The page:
To the Moon and Back: A Collector and Artist Build a Legacy of Art

Not everyone is an art collector, but you may have owned a piece of Paul Calle’s art without realizing it. The artist designed more than 40 U.S. postage stamps depicting iconic people and events and was best known for First Man on the Moon, the stamp commissioned by NASA to commemorate the Apollo 11 moon landing in 1969. This stamp design exceeded 150 million issues.

When Tim Peterson bought his very first piece of artwork as young man it was a Paul Calle print titled Something for the Pot and it marked the beginning of a lifelong relationship with the artist. In the years that followed his collection grew to include portrayals of Calle’s rugged mountain men, as well as a diverse selection of original paintings, sketches, illustrations and graphic designs by the artist.

The enduring friendship between the collector and the artist, and the inspiring space artwork, became the catalyst for Life of Exploration: From the Mountains to the Moon, a retrospective of Calle’s work. The exhibition was ingeniously timed to coincide with this year’s 50th anniversary of Apollo 11 and Neil Armstrong’s first step on the moon and celebrates the career of an artist who illuminated the connections between frontiers. In this extraordinary presentation by Museum Trustee, Guest Curator, and renowned collector of Western and Native American art and artifacts, Tim Peterson shares the story of his relationship with the artist through images, insights, and personal recollections, revealing not only historic context but a shared legacy of exceptional art.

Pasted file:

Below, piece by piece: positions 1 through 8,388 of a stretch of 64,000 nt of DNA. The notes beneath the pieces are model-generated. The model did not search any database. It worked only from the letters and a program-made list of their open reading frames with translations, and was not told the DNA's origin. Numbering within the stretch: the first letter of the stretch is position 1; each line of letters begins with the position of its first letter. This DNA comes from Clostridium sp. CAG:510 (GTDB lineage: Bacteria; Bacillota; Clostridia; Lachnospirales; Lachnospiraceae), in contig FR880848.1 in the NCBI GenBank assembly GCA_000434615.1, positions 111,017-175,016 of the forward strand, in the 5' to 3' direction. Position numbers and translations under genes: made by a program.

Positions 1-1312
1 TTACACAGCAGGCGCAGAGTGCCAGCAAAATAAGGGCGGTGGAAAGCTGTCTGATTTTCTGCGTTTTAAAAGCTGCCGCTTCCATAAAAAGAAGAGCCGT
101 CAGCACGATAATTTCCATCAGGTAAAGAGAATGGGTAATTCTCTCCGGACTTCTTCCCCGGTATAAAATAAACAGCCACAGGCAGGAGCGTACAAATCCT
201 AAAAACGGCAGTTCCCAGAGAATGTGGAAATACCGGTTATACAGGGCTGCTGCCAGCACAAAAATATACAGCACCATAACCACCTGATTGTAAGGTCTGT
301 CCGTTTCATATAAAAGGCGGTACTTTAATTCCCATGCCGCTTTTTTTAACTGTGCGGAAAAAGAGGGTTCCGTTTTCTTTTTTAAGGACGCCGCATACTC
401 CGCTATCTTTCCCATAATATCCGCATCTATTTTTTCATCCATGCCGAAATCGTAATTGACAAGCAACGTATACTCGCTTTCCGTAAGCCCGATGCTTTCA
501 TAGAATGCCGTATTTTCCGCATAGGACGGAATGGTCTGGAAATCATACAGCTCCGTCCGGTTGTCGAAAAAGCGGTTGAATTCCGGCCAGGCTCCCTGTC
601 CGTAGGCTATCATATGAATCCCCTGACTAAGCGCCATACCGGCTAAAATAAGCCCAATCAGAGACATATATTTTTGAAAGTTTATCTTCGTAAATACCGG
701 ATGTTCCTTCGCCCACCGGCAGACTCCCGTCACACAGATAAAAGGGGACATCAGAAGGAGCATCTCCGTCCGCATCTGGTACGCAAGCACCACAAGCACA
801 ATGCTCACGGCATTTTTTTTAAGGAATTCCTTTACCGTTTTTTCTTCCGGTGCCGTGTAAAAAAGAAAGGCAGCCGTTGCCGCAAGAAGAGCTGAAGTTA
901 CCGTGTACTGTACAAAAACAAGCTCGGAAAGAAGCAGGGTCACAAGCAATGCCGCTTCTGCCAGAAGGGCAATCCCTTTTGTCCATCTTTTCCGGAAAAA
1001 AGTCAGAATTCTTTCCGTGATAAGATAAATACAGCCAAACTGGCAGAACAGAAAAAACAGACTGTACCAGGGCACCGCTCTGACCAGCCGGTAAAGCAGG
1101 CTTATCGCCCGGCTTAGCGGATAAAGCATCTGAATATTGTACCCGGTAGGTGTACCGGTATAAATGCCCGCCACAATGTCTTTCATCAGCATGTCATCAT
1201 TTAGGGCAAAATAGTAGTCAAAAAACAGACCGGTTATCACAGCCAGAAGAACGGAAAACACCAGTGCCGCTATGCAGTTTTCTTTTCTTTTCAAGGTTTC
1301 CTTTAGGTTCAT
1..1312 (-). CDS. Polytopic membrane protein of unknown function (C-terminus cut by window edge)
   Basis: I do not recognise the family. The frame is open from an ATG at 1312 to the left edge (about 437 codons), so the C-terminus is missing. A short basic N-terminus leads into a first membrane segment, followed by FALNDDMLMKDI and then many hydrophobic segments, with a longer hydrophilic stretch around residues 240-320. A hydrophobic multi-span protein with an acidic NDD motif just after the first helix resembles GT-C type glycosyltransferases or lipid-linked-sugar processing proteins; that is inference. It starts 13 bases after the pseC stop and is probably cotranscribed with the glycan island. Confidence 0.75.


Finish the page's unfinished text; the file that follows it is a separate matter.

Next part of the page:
Artwork Credit: (Top) Paul Calle (1928-2010), Neil Armstrong Suiting Up, 1969, pen and ink; The Chris Calle Collection. (Bottom) Paul Calle (1928-2010), Something for the Pot II, oil on canvas; Courtesy The Peterson Family Collection.